By the end, as he made one third-rate movie after another, I finally asked him why he bothered to sweet-talk rich hicks from Kanpur and Jabalpur into financing movies that everyone knew were going to be massive flops. He didn’t need the money (he had invested wisely during his peak years and his needs were simple). Wasn’t it time to sit back and finally relax?

“I can’t do it Vir,” he said flatly. “If I don’t make motion pictures, I will die.”

And on Sunday, when the end finally came, all I could think of was that he was still acting, still scripting, and still planning new movies right till the moment when the great director in the sky finally called ‘Cut’.

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4 Comments
  1. sputnik 8 years ago

    “Rosy: “Main tumhein kuchh nahin de sakti, koi vaada nahin kar sakti. Raju, meri parchaee kahin tumhein barbaad na kar de.”

    Raju: “Tum koi vaada nahin kar rahi ho. Tumhara haath apne dil pe rakh kar main ek vaada karna chahta hoon.”

    This grand promise of love in Vijay Anand’s Guide (1965) is the lead-in to S.D. Burman’s romantic melody Tere mere sapne ab ek rang hain. It also underscores why Dev Anand’s role of Raju guide would go on to become the most iconic of his sprawling acting career. It’s Raju who supports Rosy’s opting out of a loveless marriage. Rosy (Waheeda Rehman) has to keep her passion for dance at bay and her love life is barren in the hands of a philandering, indifferent husband. She finds liberation in her relationship with Raju guide who also acts as her agent and encourages her to pursue a career in dance. But his life soon goes into a downward spiral and greed forces him to take to crime.

    It is one of the definitive modern portrayals of adultery in Hindi films and a persuasive character sketch of a weak, avaricious, deceitful man. But in Dev Anand’s filmography, the questioning and challenging of morality and ethics isn’t unique to Guide alone. It runs like a thread, especially in his black-and-white films of the ’50s and early ’60s.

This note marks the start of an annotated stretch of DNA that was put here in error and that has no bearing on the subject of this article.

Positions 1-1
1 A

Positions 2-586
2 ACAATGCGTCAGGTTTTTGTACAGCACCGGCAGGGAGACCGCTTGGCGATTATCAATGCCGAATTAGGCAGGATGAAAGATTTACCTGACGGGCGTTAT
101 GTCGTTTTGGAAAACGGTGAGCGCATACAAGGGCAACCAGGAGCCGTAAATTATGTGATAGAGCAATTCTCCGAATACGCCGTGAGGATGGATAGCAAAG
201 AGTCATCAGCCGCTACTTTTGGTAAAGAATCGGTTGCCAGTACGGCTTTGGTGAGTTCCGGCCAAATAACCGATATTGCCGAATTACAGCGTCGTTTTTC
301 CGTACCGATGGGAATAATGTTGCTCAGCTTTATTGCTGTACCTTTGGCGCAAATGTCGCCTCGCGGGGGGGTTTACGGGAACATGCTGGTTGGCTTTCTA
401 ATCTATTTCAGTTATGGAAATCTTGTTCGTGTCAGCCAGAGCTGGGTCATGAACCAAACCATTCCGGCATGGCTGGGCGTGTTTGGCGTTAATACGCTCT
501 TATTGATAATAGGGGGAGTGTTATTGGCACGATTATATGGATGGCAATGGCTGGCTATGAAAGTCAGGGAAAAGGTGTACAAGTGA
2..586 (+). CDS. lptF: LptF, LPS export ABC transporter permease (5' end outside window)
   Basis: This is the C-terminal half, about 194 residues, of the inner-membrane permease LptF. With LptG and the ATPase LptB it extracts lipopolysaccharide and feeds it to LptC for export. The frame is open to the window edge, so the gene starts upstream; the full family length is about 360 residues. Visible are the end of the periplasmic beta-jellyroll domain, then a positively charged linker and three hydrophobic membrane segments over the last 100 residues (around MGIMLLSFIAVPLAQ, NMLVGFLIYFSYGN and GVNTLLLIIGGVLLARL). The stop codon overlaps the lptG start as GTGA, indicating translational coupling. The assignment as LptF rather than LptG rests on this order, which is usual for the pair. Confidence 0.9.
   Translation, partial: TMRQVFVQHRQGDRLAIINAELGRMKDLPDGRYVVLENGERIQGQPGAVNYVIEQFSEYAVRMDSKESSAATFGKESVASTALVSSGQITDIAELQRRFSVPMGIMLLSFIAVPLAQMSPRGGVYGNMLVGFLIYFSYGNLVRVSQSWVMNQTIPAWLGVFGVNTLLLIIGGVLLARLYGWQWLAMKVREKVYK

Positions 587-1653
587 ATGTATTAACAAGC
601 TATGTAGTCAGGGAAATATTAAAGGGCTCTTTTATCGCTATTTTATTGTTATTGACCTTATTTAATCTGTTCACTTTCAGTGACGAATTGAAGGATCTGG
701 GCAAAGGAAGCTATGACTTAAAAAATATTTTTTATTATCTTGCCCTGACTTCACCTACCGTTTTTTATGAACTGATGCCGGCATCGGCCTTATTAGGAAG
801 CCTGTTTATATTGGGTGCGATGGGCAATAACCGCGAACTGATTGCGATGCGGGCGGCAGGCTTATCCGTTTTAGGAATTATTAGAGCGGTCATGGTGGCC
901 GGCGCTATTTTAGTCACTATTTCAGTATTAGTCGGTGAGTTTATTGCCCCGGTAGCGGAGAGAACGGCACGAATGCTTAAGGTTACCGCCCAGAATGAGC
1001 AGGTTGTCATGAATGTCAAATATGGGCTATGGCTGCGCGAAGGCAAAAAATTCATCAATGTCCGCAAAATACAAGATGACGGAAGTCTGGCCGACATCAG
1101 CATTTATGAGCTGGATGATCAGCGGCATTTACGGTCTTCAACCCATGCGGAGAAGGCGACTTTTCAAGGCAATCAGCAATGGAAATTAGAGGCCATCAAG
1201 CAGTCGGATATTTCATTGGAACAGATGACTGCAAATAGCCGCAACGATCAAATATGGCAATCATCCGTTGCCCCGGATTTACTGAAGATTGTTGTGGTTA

At a time, fan loyalties were very clearly divided between Dilip Kumar, Raj Kapoor and Dev Anand. A devotee of one could not admire the other. Dev Anand got the raw deal in this trinity worship. Dilip Kumar got critical appreciation for his intense tragic heroes and Raj Kapoor got accolades for his social commitment as the Chaplinesque tramp. Dev Anand was largely perceived as suave, slick, urbane and charming. And therefore, shallow. Over the years, we celebrated his songs, his never-say-die spirit, his Gregory Peck styling, puffed hair, mannerisms and awkward gait. But being Dev Anand was about inhabiting a complex, edgy and morally ambiguous zone. The beginnings of an anti-hero, before the term became part of popular lexicon.

    Raju guide’s sinner-to-saint graph had mystical, spiritual undertones. His predecessor had been a far more problematic, transgressive and non-conformist Bambai Ka Babu (1960). Dev Anand is the titular Babu, the criminal who pretends he’s Kundan, the long lost son of a rich zamindar, in order to steal the family’s riches. Unexpectedly, he falls in love with the zamindar’s daughter Maya (Suchitra Sen), ostensibly his sister. It’s an indefinable relationship hanging precariously between deep passion and perceived incest. The friendly, sisterly banter is reciprocated with an obsession without scruple. The taboo, defiant love is brought out in an electric dream sequence where Babu tells Maya that he doesn’t want a sister’s affection from her, but a woman’s love. He does not want her to call him bhaiyya (brother) and rejects her attempts to tie the rakhi. However, he is able to find redemption by eventually subjugating his forbidden desire and being faithful to his parents and a family that is not his own.